We had friends for dinner on Saturday night and, for once, I did the sensible thing and cobbled together a menu full of tried and true recipes. We had these nuts, before dinner. We had a beef tenderloin recipe I’ve made a dozen times and which has quickly become one of my favorite dishes. We had a pile of garlic-y, spicy, braised Swiss chard. And we had oven fries, an evolution of an old recipe. I did make a new cake (which I wasn’t crazy about — serves me right), but it was capped with this frosting, which I’ve made over and over again.
Perhaps spurred on by this trip down culinary memory lane, I spent Sunday giving this site’s Recipe Index an overhaul. I had originally intended only to update the thing (which had fallen hopeless out-of-date), but I ended up giving it some reorganization and cosmetic changes, too. It’s incredible to look back on all that’s been cooked and baked in that kitchen of mine, and a few favorites—such as those that made an appearance on Saturday night—really stood out.
All this got me thinking about those recipes you turn to time and again. They become a dependable luxury: there’s no fear of failure, no fear of mediocre results, no fear of the unexpected. Instead, they give you a comfort and a confidence. They provide the freedom to experiment, to refine, to perfect.
Those Saturday night recipes all fit in this category. I like the cashews with a bit more heat and slightly more sugar than the original recipe calls for, so I’ve adjusted the recipe to suit my tastes over the years. And I prefer a more liberally-sauced tenderloin than the recipe yields, so I often halve the beef, while making a full batch of the sauce. And there’s ease too—I could make that chard in my sleep, at this point, and I’m certain I could whip up that frosting with my eyes closed.
The oven fries, though, are perhaps the best example of a recipe that I’ve relied on repeatedly since I began cooking, making changes, little by little. Over time, the recipe has slowly morphed to the point where it bears almost no resemblance to the original. Happily so, too, because it’s absolutely perfect now.
I’ve discovered several keys to making oven fries that achieve the goal: a close approximation to the real, deep-fried deal. First, the thinner the better. This is not the place for big, rustic potato wedges—instead, think oversized matchsticks, as uniform as you can get them. The second key is very high heat: I bake these at 475 degrees for almost an hour.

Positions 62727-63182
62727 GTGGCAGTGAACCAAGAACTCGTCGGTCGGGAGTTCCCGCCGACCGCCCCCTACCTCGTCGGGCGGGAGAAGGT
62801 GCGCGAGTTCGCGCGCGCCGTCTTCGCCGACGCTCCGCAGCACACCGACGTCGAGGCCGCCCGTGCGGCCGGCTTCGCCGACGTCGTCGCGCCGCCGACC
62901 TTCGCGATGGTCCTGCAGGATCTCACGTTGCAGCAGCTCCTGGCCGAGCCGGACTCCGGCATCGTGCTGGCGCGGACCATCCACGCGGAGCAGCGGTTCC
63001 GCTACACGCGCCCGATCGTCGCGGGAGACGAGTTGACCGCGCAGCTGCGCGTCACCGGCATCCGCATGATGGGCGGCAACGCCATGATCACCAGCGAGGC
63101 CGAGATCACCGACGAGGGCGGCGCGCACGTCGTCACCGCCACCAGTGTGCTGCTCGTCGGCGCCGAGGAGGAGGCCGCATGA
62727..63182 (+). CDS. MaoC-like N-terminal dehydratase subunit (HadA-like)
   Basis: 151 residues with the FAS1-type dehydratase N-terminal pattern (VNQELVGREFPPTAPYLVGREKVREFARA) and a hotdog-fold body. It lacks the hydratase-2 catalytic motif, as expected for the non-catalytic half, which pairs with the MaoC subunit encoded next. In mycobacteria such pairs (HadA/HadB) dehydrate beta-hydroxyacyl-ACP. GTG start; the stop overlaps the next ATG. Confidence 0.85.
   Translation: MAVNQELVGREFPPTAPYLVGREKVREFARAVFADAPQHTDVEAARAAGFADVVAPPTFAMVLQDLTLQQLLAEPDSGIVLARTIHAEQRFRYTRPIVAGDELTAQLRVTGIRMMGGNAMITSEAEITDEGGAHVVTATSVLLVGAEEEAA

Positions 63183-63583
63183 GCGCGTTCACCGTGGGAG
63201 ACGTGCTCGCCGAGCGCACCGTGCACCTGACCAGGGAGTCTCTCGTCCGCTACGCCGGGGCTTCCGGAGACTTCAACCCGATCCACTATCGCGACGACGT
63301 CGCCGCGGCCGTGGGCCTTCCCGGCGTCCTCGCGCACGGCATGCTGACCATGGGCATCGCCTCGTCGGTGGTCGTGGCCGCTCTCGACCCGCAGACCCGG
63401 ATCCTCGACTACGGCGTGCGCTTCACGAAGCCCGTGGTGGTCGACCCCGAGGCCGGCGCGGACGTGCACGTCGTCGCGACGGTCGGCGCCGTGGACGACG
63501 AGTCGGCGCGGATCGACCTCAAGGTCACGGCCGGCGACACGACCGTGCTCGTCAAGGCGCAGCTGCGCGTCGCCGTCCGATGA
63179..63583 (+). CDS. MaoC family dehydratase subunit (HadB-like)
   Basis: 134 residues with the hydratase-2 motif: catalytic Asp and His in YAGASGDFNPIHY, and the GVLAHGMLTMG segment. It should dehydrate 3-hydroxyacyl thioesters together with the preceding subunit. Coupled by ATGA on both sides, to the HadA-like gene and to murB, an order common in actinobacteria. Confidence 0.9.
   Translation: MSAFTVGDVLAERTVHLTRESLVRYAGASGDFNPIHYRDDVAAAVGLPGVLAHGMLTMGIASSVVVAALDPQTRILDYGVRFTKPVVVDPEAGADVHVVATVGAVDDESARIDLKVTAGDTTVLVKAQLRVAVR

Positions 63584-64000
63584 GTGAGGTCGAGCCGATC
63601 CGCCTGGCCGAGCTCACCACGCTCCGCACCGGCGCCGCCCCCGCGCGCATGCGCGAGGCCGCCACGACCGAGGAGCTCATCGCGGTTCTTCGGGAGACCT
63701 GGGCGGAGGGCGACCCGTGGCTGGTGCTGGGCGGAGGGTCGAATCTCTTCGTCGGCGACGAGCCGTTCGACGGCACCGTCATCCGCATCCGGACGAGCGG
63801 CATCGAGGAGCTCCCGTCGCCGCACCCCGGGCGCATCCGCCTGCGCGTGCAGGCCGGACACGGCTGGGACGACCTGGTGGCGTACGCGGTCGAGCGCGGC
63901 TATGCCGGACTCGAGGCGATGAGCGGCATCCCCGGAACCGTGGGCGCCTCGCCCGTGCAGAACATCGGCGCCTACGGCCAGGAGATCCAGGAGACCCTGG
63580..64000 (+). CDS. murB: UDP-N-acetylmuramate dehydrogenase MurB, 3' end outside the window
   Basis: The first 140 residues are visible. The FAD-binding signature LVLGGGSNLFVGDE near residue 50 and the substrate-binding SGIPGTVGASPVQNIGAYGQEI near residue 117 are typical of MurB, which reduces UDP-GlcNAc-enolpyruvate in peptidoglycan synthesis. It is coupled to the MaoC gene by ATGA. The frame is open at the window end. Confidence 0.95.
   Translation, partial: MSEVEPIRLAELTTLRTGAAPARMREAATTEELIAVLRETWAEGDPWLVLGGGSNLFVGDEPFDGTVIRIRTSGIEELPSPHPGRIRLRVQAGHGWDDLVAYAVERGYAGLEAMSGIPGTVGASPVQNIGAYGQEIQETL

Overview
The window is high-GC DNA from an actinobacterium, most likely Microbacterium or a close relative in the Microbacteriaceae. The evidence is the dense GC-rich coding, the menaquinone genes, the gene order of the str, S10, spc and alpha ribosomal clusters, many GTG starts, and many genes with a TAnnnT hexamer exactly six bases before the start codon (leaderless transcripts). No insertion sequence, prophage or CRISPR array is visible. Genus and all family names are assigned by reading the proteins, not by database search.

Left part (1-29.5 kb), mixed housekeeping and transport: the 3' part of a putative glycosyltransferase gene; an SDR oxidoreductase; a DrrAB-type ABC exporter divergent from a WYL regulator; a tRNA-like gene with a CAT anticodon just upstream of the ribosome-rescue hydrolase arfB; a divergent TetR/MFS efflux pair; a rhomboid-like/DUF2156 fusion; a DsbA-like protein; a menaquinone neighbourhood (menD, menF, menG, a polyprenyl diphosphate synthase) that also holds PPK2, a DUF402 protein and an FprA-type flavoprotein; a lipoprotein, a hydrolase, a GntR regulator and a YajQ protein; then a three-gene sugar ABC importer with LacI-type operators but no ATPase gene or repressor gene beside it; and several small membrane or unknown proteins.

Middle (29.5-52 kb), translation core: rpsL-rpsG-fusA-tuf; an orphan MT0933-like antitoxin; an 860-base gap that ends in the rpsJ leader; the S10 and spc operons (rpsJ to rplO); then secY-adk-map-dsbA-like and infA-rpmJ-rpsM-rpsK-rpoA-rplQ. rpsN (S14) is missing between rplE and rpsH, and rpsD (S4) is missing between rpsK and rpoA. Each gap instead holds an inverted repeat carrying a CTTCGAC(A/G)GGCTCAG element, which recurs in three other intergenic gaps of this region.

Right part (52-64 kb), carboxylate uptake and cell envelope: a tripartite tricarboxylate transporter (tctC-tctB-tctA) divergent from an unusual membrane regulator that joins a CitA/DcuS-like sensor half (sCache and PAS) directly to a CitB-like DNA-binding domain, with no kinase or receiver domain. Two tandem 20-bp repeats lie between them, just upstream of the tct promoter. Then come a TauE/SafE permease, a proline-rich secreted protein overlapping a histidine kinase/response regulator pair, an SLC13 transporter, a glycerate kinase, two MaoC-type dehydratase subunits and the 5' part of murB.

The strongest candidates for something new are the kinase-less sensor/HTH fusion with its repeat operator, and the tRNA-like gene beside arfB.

The third is parchment paper. Use it to line the baking sheet to ensure that the potatoes don’t fuse themselves to the pan. Fourth: salt. More salt than you think you need. When you think you’ve salted adequately, add more salt, because these are potatoes, people. And not just that, but potatoes in the style of French fries, which is to say a well-salted form of the potato. A bit of freshly-cracked black pepper is nice too. Fifth, arrange the fries in a single layer. Generally, I’m all for tossing root vegetables in oil and throwing them haphazardly onto a baking sheet, but doing so in this case will ensure limp, soggy results.
Finally: do not disturb. Do not flip the fries, or stir the fries, or shake the pan. Let the fries do their thing in the oven’s heat. They’ll become well browned and crisp and the outsides, nearly charred in spots. The middles will go soft and pillow-y—the exact French fry interior that you’re after.
From there, all you need do is enjoy. For the ketchup-averse, like me, serve them straight up:
For the ketchup-crazed (Kevin’s) of the world, serve with a little pot of ketchup:
Don’t forget to check out the made-over Recipe Index!
2 large baking potatoes, scrubbed
1/4 cup grapeseed (or other neutral) oil
2 teaspoons kosher salt
freshly-cracked black pepper, optional
Preheat oven to 475 degrees. Line a baking sheet with parchment paper and set aside.
Working one potato at a time, slice the potato into 1/4-inch slabs. Stack the slabs and slice them into 1/4-inch batons. (See photos, above.) Once the potatoes are cut, transfer them to a gallon size Ziploc bag. Add the oil and salt to the bag, seal the bag, and shake to coat the potatoes with oil and salt. Spread the oiled/salted potatoes onto the prepared baking sheet, arranging the potatoes in a single layer. Sprinkle the potatoes with freshly-cracked pepper, if desired.
Bake the potatoes for 45 minutes to 1 hour (until the potatoes are well-browned and just charred in spots). Do not disturb the potatoes while they bake.
Remove from the oven and sprinkle with additional salt (to taste — this might not be necessary). Serve hot.